Gov. Haley Barbour is speaking out against a bill the Mississippi House of Representatives passed yesterday, which exempts budgets of certain state agencies from reduction when state revenues fall below revenue estimates. HB 392 also restricts cuts to agencies beyond projected budget shortfalls.
The bill grants the state fiscal officer the power to reduce allocations of general funds to agencies "in an amount necessary to keep expenditures within the sum of actual general fund receipts." That amount, according to the bill, happens to include any transfers to the general fund from the Working Cash-Stabilization Reserve, otherwise known as the Rainy Day Fund. That section of the law calls for the governor to increase his use of the Rainy Day Fund to shore up the budget, beyond the $78 million he has already authorized.
Barbour is not willing to tap the fund to that degree, however, arguing that the fund will not last a projected three years at that rate of depletion.
"The House bill is unacceptable," Barbour said in a statement. "The most glaring problem is the House's use of another $50 million in this fiscal year. The Rainy Day Fund must last three years because we know that severe revenue shortfalls will last at least that long. If this is all the House is going to do to meet our constitutional requirement to balance the budget, then I'll make cuts under existing law this week."
This response puts Barbour in the position to act upon a threat he issued during his Monday State-of-the-State speech to cut every agency evenly across the board. Barbour asked legislators to give him the power to cut agencies up to 10 percent of their budget this year, to meet projected shortfalls, but the governor is only allowed by state law to cut up to 5 percent of agencies indiscriminately. Any cut beyond the 5 percent mark must be a blanket cut administered to all agencies, but Barbour warned that cutting the Department of Corrections budget to that degree would result in the release of prisoners to the streets.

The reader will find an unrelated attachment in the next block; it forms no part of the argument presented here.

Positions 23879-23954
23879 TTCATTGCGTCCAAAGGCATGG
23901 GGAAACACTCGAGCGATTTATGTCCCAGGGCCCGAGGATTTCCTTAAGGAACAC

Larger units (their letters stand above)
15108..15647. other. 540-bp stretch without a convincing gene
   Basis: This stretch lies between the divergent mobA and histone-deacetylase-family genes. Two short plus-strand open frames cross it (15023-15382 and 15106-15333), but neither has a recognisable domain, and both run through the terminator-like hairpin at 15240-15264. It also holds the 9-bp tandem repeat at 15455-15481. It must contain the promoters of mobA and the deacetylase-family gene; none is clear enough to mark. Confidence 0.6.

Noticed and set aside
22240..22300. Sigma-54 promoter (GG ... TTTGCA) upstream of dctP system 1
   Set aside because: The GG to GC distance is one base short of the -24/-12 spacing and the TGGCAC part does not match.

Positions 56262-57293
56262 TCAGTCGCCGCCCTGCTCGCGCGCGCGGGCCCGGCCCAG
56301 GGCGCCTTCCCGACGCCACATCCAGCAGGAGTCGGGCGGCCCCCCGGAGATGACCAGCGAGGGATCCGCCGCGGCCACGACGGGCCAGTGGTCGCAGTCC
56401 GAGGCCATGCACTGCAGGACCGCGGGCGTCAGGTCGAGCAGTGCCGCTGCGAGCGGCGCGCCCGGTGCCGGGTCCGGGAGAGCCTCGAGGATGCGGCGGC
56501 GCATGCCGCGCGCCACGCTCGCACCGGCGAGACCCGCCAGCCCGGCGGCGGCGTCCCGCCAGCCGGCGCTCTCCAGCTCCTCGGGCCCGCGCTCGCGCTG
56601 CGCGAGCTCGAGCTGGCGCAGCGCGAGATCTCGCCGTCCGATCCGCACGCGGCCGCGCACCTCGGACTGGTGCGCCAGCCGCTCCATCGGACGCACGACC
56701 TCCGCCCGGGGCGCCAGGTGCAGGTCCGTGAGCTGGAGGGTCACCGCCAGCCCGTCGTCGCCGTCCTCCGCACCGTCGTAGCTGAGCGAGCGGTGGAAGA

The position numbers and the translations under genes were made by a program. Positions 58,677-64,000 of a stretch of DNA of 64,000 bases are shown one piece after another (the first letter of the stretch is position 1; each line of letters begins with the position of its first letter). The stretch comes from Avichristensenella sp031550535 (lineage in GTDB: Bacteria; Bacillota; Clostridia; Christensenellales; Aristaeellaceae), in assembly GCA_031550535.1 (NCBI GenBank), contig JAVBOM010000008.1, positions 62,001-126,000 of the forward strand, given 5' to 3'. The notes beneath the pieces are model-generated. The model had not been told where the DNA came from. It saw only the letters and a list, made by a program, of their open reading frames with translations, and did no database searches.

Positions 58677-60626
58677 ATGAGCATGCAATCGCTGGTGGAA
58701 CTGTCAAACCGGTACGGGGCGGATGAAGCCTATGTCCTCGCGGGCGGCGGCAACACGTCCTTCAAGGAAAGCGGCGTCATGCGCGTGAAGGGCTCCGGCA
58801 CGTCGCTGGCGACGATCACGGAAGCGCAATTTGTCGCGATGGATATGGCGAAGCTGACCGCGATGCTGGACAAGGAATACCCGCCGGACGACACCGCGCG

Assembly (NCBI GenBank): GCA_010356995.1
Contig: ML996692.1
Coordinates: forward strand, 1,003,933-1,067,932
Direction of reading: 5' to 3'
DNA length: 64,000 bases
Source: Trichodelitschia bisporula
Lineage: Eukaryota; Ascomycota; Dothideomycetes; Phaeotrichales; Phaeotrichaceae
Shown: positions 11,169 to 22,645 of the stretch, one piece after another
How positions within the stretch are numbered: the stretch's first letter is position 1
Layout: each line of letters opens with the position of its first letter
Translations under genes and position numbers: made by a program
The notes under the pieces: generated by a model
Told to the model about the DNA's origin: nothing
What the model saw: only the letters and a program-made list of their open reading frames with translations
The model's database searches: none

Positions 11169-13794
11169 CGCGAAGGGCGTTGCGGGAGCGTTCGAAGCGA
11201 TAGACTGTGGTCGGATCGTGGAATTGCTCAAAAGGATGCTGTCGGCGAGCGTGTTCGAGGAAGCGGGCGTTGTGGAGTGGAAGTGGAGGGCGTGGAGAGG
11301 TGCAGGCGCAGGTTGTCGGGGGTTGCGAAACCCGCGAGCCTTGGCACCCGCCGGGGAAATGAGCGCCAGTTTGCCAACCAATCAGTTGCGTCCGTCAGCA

The governor threatened in his Monday to release prisoners if the House did not fork over the power, explaining that the blanket cut would hobble the corrections department.
"An 8.1 percent cut (to Corrections) would equal nearly $26 million. To make such a cut for the rest of this fiscal year would require 3,400 to 4,000 convicts to be let out of prison: 3,400 to 4,000 convicts, who are not approved for parole, have not gone through pre-release preparation or training and for whom there are very, very few jobs," Barbour said. "I can't believe anyone
would vote to turn 3,400 to 4,000 convicts loose onto civil society, on to the public. That is the most glaring reason the Senate bill needs to be passed."
He asked legislators to change state law to allow him more cutting power, and the Republican-dominated Senate immediately complied this month by submitting a bill allowing just that. But the House is not so quick to surrender more budgeting power to the executive branch, despite the sunset provision in the Senate bill.
Nancy Loome, executive director of education lobbying group the Parents' Campaign, said she hoped House members continued denying Barbour his cutting power, despite his threats, arguing that the governor seeks to cut the state's education budget nearly 10 percent under the law change.
"We support HB 392, because education, as well as other state services would be cut less under the house bill," Loome told the Jackson Free Press.